I’ve always had the idle fantasy about running away from home—hiding out someplace where nobody knows me and I know no one, where I can be totally alone in a crowd. And this month, my fantasy came true, in a little place called Primm, Nevada.
Fantasies coming true in Primm. This is not something that happens very often.
Primm is familiar to Southern California residents as a place you drive by on the I-15 whilst heading to Las Vegas. Nestled in a surprisingly picturesque mountain valley at the California-Nevada border, it can be spotted from miles away thanks to its loud, cartoonish neon lights. (Were it not for Vegas, 40 miles to the north, you could probably spot it from space.)
The town essentially consists of three small casino-hotels similar to those you might find in Vegas, except considerably cheaper—especially during CES (the international Consumer Electronics Show held in January every year), which jacks up Vegas hotel prices considerably. Which was my problem: Having gotten laid off from my cozy TV writing job at the end of 2012, I’d dived into the wonderful world of freelance assignments, one of which (writing jokes and patter for an awards show) would bring me out to Vegas the first night of CES, a Tuesday.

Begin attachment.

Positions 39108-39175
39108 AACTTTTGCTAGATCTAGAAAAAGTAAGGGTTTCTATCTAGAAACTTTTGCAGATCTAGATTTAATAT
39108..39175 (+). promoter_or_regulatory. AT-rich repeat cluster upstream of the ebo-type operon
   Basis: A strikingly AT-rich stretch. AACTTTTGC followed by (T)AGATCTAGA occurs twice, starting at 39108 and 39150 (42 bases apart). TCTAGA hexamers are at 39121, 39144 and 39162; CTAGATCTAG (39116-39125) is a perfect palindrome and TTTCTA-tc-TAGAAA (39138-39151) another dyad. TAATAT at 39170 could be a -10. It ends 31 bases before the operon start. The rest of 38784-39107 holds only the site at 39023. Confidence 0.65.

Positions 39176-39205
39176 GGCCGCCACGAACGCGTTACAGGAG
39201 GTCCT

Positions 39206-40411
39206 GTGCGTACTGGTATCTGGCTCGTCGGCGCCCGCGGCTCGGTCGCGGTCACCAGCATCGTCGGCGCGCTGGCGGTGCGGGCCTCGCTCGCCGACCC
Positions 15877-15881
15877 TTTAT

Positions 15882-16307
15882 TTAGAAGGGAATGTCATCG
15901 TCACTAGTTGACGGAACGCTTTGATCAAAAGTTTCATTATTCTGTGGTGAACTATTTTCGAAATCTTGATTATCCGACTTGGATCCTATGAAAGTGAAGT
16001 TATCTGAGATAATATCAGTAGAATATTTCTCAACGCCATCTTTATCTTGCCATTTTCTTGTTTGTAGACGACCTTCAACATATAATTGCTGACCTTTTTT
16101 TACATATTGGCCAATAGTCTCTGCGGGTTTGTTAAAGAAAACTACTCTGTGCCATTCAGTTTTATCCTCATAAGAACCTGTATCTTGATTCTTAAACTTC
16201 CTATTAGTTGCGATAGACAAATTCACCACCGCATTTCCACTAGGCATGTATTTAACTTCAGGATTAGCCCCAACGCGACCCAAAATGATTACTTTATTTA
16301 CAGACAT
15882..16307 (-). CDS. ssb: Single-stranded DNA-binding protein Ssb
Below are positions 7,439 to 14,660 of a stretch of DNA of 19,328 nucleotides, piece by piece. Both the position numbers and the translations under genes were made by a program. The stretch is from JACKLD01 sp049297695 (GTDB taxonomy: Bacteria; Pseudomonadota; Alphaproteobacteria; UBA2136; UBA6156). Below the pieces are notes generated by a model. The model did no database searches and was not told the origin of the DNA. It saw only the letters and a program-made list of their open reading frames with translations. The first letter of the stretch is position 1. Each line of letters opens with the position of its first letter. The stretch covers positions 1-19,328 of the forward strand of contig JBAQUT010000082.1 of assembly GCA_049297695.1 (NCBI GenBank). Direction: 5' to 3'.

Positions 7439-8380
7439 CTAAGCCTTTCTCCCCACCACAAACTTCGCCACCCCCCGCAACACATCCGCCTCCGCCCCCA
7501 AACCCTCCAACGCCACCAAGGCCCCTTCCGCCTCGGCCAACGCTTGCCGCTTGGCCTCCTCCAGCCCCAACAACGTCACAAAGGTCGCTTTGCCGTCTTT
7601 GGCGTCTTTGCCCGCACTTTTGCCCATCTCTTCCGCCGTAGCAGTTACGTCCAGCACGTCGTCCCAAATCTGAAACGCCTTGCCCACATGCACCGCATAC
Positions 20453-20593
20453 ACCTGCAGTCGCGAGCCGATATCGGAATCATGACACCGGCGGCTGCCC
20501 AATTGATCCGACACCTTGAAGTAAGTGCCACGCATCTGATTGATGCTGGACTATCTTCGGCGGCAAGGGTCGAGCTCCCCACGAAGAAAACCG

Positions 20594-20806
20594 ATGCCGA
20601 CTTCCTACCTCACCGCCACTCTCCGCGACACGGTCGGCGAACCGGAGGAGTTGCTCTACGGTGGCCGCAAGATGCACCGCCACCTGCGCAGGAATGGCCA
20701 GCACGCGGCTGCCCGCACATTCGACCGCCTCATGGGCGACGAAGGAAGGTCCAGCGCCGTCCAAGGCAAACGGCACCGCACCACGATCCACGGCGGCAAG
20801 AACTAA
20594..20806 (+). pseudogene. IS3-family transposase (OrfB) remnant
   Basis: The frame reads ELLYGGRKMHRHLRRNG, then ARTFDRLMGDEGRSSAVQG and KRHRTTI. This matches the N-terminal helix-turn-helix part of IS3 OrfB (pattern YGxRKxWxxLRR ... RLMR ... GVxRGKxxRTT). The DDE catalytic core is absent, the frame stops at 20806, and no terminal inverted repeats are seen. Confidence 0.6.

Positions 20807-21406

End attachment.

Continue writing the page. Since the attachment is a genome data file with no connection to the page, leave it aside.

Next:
This was fine: I’d drive out Tuesday morning, split the cheapest room I could find with a friend, and then drive back on Wednesday. It’d cost a tank or two of gas, but I’d manage it. The twist came when I looked at my calendar and remembered that one of my favorite soon-to-be-married couples was having their budget-priced, co-ed bachelor/bachelorette to-do in Palm Springs the following weekend.
Palm Springs is kinda-sorta halfway between Vegas and Los Angeles. In a perfect world where I have a Scrooge McDuck swimming pool of gold, I would have just stayed in Vegas a couple of extra days, driven to Palm Springs for the weekend, and then driven home. CES hotel room prices, alas, made this impossible.
Then I remembered Primm. And then I started looking at hotel room prices there: $45 a night at the Primm Valley Resort and Casino! $38 a night at Buffalo Bill’s! $32 a night at Whiskey Pete’s! A tank of gas, even for my tiny compact car, is $50. No office currently requires my presence, I have a ton of writing and reading to catch up on, my roommate’s cool with feeding the cat, and Buffalo Bill’s has a roller coaster!
“What could possibly go wrong?” I asked myself. My friends began to exchange nervous looks.
But no one stopped me. And thus, Wednesday (after a dazed two hours wandering the CES convention hall), I drove from the city of sin to, well, a place of slightly less expensive sin.